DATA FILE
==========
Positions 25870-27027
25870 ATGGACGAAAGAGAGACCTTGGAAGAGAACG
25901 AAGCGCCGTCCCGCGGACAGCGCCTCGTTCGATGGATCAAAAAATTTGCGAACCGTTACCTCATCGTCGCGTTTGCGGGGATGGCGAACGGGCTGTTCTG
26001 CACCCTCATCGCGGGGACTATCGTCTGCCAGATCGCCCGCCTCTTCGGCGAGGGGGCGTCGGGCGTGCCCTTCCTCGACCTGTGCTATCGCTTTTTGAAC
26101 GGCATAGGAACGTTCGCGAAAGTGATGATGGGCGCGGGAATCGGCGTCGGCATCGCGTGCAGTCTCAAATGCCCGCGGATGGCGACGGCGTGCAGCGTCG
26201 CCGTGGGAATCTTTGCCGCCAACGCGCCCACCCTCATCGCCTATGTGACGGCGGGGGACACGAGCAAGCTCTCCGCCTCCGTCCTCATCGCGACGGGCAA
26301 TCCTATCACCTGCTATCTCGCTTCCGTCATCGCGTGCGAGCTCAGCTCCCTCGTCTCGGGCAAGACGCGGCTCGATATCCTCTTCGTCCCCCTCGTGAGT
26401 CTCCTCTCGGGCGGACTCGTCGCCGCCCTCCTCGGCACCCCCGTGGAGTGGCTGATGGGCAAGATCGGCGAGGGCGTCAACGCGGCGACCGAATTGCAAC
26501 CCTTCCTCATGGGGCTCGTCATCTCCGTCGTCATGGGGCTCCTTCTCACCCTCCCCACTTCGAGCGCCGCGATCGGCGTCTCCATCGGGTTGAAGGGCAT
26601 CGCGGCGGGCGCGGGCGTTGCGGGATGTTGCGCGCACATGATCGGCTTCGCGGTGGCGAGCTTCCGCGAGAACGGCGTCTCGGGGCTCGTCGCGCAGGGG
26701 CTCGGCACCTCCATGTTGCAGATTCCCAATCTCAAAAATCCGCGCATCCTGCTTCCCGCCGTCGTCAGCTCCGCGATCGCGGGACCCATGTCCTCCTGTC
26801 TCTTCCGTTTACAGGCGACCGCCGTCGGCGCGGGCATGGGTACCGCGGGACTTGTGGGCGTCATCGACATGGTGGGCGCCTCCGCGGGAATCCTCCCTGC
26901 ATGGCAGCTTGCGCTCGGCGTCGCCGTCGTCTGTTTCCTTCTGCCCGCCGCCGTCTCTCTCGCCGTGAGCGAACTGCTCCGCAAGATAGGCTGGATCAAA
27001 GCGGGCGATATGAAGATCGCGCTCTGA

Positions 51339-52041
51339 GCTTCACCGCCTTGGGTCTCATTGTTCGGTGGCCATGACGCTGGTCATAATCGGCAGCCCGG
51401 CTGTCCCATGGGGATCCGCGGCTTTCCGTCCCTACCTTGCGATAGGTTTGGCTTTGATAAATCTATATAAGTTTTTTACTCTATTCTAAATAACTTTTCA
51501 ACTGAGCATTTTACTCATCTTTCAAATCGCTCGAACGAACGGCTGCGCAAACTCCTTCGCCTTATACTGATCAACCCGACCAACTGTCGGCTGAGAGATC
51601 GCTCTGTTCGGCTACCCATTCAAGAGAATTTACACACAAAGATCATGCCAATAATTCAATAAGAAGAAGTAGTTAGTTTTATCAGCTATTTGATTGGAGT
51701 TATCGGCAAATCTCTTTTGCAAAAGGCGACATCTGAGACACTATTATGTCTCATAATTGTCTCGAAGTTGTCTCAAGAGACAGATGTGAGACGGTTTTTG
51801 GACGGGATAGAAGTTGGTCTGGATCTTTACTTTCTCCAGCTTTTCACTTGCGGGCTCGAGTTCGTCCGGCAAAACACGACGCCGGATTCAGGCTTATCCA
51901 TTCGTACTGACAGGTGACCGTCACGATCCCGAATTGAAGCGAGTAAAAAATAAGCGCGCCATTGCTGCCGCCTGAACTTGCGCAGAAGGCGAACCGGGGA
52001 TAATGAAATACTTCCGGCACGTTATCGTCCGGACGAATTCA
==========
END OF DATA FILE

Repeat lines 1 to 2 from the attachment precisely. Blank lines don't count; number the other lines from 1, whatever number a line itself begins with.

Positions 25870-27027
25870 ATGGACGAAAGAGAGACCTTGGAAGAGAACG